Records and Seal, Miss Laura fieidrick, 801
Rebecca street, Allegheny.
Jr. O. V. A. M.
Laurel Council No. 126 will hold its anni
versary reception Thursday, November 7, at
New Turner Hall, Forbes street,
Tbe new name American Legion will be
a great deal easier to pronounce than the old,
but the question of the boar is, will it be as
popular! It seems it will require a week's
voting to decide it. Be careful, boys, remem
ber tbe old adage. Arose by any other name,
Pride of Manchester Council 'Daughters of
Liberty (auxllliary corps) are preparing to bold
one of their very popular open meetings on the
evening of, November 14 at thelr'ball. corner
'Washington and Beaver avenues, Allegheny,
upon which occasion some of the best local
talent of tbe two cities, both musical and lit
erary, will appear. The ladies comprising this
council are deserving of great credit for the
manner In which they conduct affairs of this
F. and A. M.
The prospects are fair for some lively work
in the order throughout this jurisdiction dar
ing the coming month.
Oakland Lodfira is keeninff nn her renn ta-
tion for good work, and Is made np of material
which, for enterprlso and good, hard work,
cannot be surpassed in this neck of the woods.
The new guard of the Tancred Comman
dery returned on Thursday from Washing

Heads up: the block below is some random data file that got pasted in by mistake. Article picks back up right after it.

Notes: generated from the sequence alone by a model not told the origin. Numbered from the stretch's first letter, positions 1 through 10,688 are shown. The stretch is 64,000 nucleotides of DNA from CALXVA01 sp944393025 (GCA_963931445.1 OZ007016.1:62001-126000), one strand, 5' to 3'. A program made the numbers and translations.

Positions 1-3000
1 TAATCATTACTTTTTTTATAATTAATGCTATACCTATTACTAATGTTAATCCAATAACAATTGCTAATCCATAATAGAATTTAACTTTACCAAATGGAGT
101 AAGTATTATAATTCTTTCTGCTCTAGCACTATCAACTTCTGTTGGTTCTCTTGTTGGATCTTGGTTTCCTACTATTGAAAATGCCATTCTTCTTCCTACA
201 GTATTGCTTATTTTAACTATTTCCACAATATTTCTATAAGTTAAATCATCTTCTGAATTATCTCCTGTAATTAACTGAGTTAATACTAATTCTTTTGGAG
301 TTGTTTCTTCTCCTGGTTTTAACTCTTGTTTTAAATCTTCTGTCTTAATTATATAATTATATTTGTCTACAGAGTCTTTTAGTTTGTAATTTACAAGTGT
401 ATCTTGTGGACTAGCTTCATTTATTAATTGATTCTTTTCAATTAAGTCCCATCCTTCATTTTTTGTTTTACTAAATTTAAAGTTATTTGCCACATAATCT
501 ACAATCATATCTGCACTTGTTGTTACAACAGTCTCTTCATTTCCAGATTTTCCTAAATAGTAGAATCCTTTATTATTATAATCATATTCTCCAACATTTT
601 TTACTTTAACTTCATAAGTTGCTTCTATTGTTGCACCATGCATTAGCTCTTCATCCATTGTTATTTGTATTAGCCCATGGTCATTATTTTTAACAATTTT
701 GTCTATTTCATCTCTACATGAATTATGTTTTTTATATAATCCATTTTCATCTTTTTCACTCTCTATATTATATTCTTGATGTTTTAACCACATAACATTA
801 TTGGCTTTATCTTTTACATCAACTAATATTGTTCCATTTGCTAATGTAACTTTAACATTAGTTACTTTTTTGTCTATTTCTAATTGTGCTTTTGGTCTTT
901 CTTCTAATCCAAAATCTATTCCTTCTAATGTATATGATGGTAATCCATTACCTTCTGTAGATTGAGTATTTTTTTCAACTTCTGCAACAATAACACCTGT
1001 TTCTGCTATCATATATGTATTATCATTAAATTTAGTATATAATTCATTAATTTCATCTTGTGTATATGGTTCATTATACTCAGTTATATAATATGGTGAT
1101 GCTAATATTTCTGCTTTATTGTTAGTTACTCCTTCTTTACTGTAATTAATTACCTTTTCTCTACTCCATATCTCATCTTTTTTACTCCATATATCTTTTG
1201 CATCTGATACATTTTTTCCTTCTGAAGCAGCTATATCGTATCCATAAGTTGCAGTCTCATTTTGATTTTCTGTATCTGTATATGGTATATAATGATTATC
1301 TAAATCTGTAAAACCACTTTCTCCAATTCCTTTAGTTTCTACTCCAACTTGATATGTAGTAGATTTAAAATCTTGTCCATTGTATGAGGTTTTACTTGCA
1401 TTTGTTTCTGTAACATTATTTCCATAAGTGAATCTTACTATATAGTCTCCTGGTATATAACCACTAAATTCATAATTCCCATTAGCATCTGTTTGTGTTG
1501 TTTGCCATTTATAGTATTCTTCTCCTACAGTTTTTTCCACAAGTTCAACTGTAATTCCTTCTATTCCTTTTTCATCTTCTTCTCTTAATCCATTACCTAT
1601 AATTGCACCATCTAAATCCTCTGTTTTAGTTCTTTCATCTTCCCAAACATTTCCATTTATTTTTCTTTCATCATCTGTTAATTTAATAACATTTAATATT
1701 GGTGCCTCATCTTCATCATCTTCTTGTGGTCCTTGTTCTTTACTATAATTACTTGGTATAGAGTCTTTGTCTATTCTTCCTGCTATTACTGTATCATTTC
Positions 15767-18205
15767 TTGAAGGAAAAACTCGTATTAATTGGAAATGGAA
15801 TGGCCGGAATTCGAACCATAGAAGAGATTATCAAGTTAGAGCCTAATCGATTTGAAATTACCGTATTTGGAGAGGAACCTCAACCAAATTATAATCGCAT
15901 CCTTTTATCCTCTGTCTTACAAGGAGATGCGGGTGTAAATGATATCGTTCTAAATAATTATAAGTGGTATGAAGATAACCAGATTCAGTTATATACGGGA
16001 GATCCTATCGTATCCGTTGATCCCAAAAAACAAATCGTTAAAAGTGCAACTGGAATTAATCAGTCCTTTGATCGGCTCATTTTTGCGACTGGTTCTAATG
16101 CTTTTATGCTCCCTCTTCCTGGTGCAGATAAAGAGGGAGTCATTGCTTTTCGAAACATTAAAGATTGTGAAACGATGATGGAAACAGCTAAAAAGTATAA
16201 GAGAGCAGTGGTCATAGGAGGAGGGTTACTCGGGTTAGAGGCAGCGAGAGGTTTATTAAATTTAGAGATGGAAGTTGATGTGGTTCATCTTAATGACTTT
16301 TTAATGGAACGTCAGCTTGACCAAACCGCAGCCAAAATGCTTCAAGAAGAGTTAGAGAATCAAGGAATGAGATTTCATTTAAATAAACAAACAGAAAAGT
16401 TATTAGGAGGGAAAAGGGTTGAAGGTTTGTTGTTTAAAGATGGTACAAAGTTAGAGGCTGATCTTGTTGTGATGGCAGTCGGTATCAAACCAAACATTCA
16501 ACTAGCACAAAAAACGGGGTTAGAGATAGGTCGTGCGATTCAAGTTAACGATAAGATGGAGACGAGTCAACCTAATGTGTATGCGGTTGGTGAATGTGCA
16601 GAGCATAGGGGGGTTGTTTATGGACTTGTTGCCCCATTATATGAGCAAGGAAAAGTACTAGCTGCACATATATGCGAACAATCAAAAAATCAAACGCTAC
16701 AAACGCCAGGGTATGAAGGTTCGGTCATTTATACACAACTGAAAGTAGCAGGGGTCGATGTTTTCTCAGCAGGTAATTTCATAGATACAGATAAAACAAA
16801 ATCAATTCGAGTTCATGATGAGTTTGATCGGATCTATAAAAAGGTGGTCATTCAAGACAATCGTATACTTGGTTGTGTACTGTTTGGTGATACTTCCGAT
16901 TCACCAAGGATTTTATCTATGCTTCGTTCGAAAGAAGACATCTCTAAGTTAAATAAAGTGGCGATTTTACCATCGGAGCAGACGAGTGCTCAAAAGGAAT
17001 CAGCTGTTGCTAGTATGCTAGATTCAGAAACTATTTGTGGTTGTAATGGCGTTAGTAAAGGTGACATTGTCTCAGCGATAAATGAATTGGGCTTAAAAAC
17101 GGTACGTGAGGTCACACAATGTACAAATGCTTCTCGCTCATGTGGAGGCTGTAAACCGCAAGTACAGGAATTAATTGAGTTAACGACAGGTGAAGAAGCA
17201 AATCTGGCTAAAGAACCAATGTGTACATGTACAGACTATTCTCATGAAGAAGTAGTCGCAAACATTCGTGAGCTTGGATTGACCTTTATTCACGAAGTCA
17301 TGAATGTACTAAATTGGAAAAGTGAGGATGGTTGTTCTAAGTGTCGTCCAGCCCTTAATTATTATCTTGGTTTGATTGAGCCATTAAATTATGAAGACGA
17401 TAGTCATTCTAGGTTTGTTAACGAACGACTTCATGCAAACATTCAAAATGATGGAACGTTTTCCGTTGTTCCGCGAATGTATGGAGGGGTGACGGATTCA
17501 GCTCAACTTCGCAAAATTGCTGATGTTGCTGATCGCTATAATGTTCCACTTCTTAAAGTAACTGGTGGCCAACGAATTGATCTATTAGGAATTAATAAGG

ton, and when accosted by tbe writer replied
that they bad just finished up tbelr part of tbe
When baby was sick, we gave her Castorta,
When she was a Child, shecriedforCaatorla,
When she became Miss, she clung to Castoria,
When she bad Cbiidrea,she gave them Castoria
Tarrant's Extract of
CUbenaand Copaiba, tbe
best remedy for all dis
eases of tbe urinary or
rans. Its portable form,
freedom from taste and
speedy action (frequently
curinir in three or four
days and always ia less
time man any oinerpre
paration), make "Tar
rant's Extract" the most
desirable remedy ever
ine has red strip across face of label, with sig
nature of Tarrant &. Cou, New York, upon it..
Price, SL Sold by all druggists. ocl9-52-sn
TTTHiTNEY & STEPHENSON,
a FOURTH AVENUE.
Issue travelers' credits through Messrs. Drexet,
Morgan & Co., New York. Passports procured.
k(j TO S10Q JUDICIOUSLY INVESTED
n stock options in Wall St. leads to wealth.
STEVENSON A CO., Brokers,
qcl7-U-TTSa 50 New St.. New York.
BOUGHT, AM) SOU) SSSWffiTBS
Ban Francisco, Philadelphia or Boston Ex
chances. Loans made at low rates of latefest.
Established 1879. -Weekly Circular FRES
rt R. CHISHOLM & CO., 81 Broadwsy, K, Y.
JOHN M. OAKLEY & CO.,
BANKERS AND BEOKERS.
Stocks, Bonds, Grain, Petroleum.